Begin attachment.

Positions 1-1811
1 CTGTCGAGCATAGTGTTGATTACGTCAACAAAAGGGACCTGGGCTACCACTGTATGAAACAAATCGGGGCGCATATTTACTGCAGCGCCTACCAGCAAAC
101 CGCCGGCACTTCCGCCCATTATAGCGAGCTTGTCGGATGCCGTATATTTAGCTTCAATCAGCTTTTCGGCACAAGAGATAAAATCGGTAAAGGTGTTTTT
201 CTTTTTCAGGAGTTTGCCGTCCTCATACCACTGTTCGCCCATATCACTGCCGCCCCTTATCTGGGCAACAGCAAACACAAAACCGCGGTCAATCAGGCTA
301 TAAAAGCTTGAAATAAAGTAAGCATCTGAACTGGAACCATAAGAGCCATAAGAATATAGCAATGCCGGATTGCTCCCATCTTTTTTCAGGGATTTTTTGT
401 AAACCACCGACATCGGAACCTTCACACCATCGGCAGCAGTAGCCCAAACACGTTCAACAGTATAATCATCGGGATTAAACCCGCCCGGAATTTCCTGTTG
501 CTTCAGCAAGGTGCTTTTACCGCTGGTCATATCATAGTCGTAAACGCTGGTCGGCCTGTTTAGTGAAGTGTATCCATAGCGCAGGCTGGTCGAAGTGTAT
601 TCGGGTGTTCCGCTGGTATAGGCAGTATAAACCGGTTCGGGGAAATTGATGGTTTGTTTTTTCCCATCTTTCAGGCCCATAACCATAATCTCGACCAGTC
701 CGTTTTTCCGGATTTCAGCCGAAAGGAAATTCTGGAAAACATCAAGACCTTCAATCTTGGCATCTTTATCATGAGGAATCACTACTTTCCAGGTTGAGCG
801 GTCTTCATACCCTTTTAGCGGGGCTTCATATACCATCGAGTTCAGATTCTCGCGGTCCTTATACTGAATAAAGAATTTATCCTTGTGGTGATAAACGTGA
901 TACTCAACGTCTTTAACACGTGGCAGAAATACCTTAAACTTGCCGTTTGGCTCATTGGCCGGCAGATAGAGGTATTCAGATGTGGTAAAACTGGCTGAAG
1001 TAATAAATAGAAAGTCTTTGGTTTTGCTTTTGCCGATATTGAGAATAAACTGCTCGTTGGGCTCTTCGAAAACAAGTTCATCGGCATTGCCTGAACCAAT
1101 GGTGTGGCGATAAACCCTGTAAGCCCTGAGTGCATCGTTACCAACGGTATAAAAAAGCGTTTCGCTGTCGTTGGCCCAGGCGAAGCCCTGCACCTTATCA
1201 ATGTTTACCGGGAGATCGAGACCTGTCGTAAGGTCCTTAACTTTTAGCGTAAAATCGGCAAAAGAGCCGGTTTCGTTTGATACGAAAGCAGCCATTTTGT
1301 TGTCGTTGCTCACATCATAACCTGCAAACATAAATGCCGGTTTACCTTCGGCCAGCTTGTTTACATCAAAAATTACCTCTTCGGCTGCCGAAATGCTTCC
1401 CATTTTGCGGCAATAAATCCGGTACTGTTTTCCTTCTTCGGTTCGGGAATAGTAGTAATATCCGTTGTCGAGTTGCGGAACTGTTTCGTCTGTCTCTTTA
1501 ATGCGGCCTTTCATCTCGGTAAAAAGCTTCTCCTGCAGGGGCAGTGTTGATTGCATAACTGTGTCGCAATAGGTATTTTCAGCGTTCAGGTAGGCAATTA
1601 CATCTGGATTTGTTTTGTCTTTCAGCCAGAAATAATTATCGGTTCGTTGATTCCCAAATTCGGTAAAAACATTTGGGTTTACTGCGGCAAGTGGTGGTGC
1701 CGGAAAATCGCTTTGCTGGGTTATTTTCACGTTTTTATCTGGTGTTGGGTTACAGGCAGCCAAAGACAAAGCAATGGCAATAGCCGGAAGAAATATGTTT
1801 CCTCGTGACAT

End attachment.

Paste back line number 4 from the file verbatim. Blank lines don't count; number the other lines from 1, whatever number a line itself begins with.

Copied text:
201 CTTTTTCAGGAGTTTGCCGTCCTCATACCACTGTTCGCCCATATCACTGCCGCCCCTTATCTGGGCAACAGCAAACACAAAACCGCGGTCAATCAGGCTA